Invading viral DNA triggers dsRNA synthesis by RNA polymerase II to activate antiviral RNA interference in Drosophila

Isaque J.S. de Faria, Eric R.G.R. Aguiar, Roenick P. Olmo, Juliana Alves da Silva, Laurent Daeffler, Richard W. Carthew, Jean Luc Imler, João T. Marques*

*Corresponding author for this work

Research output: Contribution to journalArticlepeer-review

Abstract

dsRNA sensing triggers antiviral responses against RNA and DNA viruses in diverse eukaryotes. In Drosophila, Invertebrate iridescent virus 6 (IIV-6), a large DNA virus, triggers production of small interfering RNAs (siRNAs) by the dsRNA sensor Dicer-2. Here, we show that host RNA polymerase II (RNAPII) bidirectionally transcribes specific AT-rich regions of the IIV-6 DNA genome to generate dsRNA. Both replicative and naked IIV-6 genomes trigger production of dsRNA in Drosophila cells, implying direct sensing of invading DNA. Loquacious-PD, a Dicer-2 co-factor essential for the biogenesis of endogenous siRNAs, is dispensable for processing of IIV-6-derived dsRNAs, which suggests that they are distinct. Consistent with this finding, inhibition of the RNAPII co-factor P-TEFb affects the synthesis of endogenous, but not virus-derived, dsRNA. Altogether, our results suggest that a non-canonical RNAPII complex recognizes invading viral DNA to synthesize virus-derived dsRNA, which activates the antiviral siRNA pathway in Drosophila.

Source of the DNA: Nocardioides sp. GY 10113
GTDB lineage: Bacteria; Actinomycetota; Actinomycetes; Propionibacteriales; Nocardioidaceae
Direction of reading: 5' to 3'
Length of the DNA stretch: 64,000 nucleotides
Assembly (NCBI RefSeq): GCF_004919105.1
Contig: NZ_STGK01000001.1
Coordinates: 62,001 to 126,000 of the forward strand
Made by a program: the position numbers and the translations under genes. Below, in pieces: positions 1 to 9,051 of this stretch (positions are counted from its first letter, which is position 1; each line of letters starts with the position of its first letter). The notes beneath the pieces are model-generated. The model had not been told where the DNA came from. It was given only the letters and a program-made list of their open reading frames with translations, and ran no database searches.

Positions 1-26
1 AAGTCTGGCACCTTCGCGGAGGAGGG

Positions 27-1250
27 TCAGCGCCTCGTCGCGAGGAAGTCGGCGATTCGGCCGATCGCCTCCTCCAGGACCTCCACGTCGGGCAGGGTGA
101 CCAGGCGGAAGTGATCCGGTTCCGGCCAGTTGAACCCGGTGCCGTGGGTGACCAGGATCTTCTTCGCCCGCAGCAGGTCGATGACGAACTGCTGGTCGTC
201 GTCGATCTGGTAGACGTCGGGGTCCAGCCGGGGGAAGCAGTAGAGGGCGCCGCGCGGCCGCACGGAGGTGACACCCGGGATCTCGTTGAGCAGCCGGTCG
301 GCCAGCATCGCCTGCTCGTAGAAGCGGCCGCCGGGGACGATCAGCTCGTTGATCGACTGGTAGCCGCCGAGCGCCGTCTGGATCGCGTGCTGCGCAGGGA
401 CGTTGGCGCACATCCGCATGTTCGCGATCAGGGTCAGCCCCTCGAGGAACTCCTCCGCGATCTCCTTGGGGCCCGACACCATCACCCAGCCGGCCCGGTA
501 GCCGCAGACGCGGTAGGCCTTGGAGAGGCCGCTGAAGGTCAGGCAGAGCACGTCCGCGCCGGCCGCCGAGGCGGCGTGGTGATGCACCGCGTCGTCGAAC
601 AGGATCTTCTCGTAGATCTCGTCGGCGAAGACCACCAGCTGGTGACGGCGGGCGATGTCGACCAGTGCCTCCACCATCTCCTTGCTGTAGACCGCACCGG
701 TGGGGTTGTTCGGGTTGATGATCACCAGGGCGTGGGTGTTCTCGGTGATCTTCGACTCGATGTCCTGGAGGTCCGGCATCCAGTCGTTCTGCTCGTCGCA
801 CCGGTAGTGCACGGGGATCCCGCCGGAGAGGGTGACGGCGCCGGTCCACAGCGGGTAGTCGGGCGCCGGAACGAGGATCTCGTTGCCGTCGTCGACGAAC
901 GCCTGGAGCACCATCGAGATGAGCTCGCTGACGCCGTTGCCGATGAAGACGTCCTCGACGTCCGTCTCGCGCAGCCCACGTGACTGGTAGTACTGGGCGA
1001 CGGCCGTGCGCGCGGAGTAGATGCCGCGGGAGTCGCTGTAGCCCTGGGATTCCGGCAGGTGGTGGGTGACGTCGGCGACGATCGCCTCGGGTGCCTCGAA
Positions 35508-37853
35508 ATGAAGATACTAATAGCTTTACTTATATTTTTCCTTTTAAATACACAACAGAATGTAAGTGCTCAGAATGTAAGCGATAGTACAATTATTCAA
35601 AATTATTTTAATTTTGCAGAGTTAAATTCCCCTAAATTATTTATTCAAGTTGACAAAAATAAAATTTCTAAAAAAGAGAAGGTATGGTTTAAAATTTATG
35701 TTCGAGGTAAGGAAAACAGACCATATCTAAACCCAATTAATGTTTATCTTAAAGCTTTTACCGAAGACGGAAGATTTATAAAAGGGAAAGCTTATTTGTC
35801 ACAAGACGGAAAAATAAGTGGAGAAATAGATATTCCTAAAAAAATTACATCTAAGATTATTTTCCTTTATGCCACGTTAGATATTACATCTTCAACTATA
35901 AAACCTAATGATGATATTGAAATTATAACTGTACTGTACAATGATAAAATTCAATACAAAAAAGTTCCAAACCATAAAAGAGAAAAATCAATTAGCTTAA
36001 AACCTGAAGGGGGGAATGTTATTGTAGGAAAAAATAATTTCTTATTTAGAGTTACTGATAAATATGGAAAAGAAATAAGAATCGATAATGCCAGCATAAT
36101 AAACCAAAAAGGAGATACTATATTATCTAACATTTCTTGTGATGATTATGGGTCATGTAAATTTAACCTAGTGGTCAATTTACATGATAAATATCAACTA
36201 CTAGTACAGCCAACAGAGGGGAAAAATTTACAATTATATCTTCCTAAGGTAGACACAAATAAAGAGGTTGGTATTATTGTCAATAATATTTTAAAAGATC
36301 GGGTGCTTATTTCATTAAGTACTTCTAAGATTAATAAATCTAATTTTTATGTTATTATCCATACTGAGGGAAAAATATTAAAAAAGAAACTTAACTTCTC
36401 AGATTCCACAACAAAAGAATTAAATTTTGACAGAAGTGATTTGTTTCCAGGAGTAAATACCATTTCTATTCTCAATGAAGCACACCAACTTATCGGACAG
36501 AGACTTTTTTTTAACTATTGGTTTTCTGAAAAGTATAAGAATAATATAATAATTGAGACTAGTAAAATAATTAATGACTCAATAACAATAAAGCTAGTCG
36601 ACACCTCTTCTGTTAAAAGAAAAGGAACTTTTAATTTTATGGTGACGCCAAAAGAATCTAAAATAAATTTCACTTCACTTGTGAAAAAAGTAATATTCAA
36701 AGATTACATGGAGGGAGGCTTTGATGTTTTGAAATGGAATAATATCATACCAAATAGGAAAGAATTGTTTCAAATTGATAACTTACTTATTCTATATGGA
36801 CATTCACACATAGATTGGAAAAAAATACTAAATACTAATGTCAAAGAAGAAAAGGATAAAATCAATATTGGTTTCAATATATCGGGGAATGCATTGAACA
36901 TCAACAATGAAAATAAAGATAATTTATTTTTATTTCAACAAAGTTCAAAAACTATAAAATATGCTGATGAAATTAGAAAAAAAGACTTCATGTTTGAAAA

Original languageEnglish (US)
Article number110976
JournalCell reports
Volume39
Issue number12
DOIs
StatePublished - Jun 21 2022

Keywords

  • CP: Immunology
  • DNA sensing
  • antiviral RNAi
  • dsRNA
  • invertebrate immunity

ASJC Scopus subject areas

  • Biochemistry, Genetics and Molecular Biology(all)

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